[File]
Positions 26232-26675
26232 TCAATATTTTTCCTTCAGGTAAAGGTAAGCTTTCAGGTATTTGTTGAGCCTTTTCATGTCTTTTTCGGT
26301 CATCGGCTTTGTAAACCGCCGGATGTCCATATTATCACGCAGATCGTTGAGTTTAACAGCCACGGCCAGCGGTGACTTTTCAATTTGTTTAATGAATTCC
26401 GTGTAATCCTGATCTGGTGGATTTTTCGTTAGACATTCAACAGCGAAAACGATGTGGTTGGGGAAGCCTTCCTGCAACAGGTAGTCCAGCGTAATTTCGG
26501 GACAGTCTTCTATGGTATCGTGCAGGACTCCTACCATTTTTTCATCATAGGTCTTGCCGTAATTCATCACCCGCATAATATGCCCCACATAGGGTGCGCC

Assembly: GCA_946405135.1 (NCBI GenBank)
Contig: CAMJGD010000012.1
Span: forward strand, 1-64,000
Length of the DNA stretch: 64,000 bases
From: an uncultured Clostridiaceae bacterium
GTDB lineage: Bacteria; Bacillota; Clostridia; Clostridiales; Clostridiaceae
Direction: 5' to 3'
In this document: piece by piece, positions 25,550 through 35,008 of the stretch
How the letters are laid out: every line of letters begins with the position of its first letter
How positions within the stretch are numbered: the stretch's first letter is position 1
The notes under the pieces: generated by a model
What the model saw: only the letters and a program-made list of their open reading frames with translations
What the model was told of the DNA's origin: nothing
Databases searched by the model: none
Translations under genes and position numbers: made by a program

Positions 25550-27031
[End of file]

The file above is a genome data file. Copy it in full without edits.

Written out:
Positions 26232-26675
26232 TCAATATTTTTCCTTCAGGTAAAGGTAAGCTTTCAGGTATTTGTTGAGCCTTTTCATGTCTTTTTCGGT
26301 CATCGGCTTTGTAAACCGCCGGATGTCCATATTATCACGCAGATCGTTGAGTTTAACAGCCACGGCCAGCGGTGACTTTTCAATTTGTTTAATGAATTCC
26401 GTGTAATCCTGATCTGGTGGATTTTTCGTTAGACATTCAACAGCGAAAACGATGTGGTTGGGGAAGCCTTCCTGCAACAGGTAGTCCAGCGTAATTTCGG
26501 GACAGTCTTCTATGGTATCGTGCAGGACTCCTACCATTTTTTCATCATAGGTCTTGCCGTAATTCATCACCCGCATAATATGCCCCACATAGGGTGCGCC

Assembly: GCA_946405135.1 (NCBI GenBank)
Contig: CAMJGD010000012.1
Span: forward strand, 1-64,000
Length of the DNA stretch: 64,000 bases
From: an uncultured Clostridiaceae bacterium
GTDB lineage: Bacteria; Bacillota; Clostridia; Clostridiales; Clostridiaceae
Direction: 5' to 3'
In this document: piece by piece, positions 25,550 through 35,008 of the stretch
How the letters are laid out: every line of letters begins with the position of its first letter
How positions within the stretch are numbered: the stretch's first letter is position 1
The notes under the pieces: generated by a model
What the model saw: only the letters and a program-made list of their open reading frames with translations
What the model was told of the DNA's origin: nothing
Databases searched by the model: none
Translations under genes and position numbers: made by a program

Positions 25550-27031